References

  1. K. Fujiwara, A. Ramesh, T. Maki, H. Hasegawa, and K. Ueda, “Adsorption of platinum (IV), palladium (II) and gold (III) from aqueous solutions onto l-lysine modified crosslinked chitosan resin,” Journal of Hazardous Materials, vol. 146, no. 1-2, pp. 39–50, 2007. View at Publisher · View at Google Scholar · View at Scopus
  2. A. Ito, M. Hattori, T. Yoshida, and K. Takahashi, “Reversible regulation of gelatinization of potato starch with poly(ε-lysine) and amino acids,” Starch, vol. 56, no. 12, pp. 570–575, 2004. View at Publisher · View at Google Scholar · View at Scopus
  3. J. R. Evans, W. G. Davids, J. D. MacRae, and A. Amirbahman, “Kinetics of cadmium uptake by chitosan-based crab shells,” Water Research, vol. 36, no. 13, pp. 3219–3226, 2002. View at Publisher · View at Google Scholar · View at Scopus
  4. T. Y. Hsein and G. L. Rorer, “Heterogeneous cross-linking of chitosan gel beads: kinetics, modeling, and influence on cadmium ion adsorption capacity,” Industrial & Engineering Chemistry Research, vol. 36, no. 9, pp. 3631–3638, 1997. View at Publisher · View at Google Scholar
  5. O. A. C. J. Monteiro and C. Airoldi, “Some studies of crosslinking chitosan–glutaraldehyde interaction in a homogeneous system,” International Journal of Biological Macromolecules, vol. 26, no. 2-3, pp. 119–128, 1999. View at Publisher · View at Google Scholar
  6. G. Rojas, J. Silva, J. A. Flores, A. Rodriguez, M. Ly, and H. Maldonodo, “Adsorption of chromium onto cross-linked chitosan,” Separation and Purification Technology, vol. 44, no. 1, pp. 31–36, 2005. View at Publisher · View at Google Scholar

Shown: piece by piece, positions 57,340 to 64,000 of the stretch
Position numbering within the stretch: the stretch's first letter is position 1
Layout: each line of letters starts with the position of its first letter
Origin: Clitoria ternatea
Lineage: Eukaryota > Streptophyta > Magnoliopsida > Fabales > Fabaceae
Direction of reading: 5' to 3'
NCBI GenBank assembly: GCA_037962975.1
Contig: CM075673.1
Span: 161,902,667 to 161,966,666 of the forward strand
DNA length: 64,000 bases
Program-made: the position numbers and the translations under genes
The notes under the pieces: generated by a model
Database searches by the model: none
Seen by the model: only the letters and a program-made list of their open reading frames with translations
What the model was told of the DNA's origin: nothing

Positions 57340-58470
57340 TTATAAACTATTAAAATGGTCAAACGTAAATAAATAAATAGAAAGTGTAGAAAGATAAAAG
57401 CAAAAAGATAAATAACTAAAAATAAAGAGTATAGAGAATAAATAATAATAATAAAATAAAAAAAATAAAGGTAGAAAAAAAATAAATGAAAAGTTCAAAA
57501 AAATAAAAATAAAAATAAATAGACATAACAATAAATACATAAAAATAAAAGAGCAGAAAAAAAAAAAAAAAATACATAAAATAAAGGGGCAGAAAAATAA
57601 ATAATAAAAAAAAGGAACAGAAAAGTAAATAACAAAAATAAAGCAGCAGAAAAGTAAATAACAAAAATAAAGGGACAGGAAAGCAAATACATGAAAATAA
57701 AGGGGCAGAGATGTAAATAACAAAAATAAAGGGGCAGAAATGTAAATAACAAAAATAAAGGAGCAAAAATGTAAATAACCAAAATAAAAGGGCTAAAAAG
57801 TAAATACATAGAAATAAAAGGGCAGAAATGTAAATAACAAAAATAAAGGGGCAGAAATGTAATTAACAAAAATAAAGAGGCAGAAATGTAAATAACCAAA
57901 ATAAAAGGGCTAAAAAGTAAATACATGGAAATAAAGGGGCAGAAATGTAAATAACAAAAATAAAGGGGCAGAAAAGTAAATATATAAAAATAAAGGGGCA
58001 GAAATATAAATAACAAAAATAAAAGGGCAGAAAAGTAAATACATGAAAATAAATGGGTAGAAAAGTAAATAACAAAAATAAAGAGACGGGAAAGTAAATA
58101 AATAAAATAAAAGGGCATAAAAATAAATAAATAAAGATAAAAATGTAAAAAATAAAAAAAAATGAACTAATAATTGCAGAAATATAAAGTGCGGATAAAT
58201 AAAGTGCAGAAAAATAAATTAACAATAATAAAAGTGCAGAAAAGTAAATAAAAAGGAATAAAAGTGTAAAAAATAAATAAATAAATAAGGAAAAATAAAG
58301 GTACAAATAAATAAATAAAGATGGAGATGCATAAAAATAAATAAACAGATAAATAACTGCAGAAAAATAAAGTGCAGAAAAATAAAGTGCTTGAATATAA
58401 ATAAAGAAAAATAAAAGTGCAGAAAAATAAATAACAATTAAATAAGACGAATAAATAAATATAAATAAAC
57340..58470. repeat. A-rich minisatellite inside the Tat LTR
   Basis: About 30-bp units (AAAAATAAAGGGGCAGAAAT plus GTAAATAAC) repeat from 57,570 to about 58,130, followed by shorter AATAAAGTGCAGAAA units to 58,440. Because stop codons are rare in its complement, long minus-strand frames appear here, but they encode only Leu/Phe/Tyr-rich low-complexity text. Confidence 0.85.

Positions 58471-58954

7. R. S. Vieira and M. M. Beppu, “Interaction of natural and crosslinked chitosan membranes with Hg(II) ions,” Colloids and Surfaces A, vol. 279, no. 1–3, pp. 196–207, 2006. View at Publisher · View at Google Scholar · View at Scopus
  8. R. S. Juang and C. Y. Ju, “Kinetics of sorption of Cu(II)−ethylenediaminetetraacetic acid chelated anions on cross-linked, polyaminated chitosan beads,” Industrial & Engineering Chemistry Research, vol. 37, no. 8, pp. 3463–3469, 1998. View at Publisher · View at Google Scholar
  9. Y. H. Gao, K. Oshita, K. H. Lee, S. Motomizu, and M. Oshima, “Development of column-pretreatment chelating resins for matrix elimination/multi-element determination by inductively coupled plasma-mass spectrometry,” Analyst, vol. 127, no. 12, pp. 1713–1719, 2002. View at Publisher · View at Google Scholar · View at Scopus
  10. G. Paradossi, F. Cavalieri, and V. Crescenzi, “1H NMR relaxation study of a chitosan-cyclodextrin network,” Carbohydrate Research, vol. 300, no. 1, pp. 77–84, 1997. View at Publisher · View at Google Scholar · View at Scopus
  11. W. S. W. Nagh, S. A. Ghani, and A. Kamari, “Adsorption behaviour of Fe(II) and Fe(III) ions in aqueous solution on chitosan and cross-linked chitosan beads,” Bioresource Technology, vol. 96, no. 4, pp. 443–450, 2005. View at Publisher · View at Google Scholar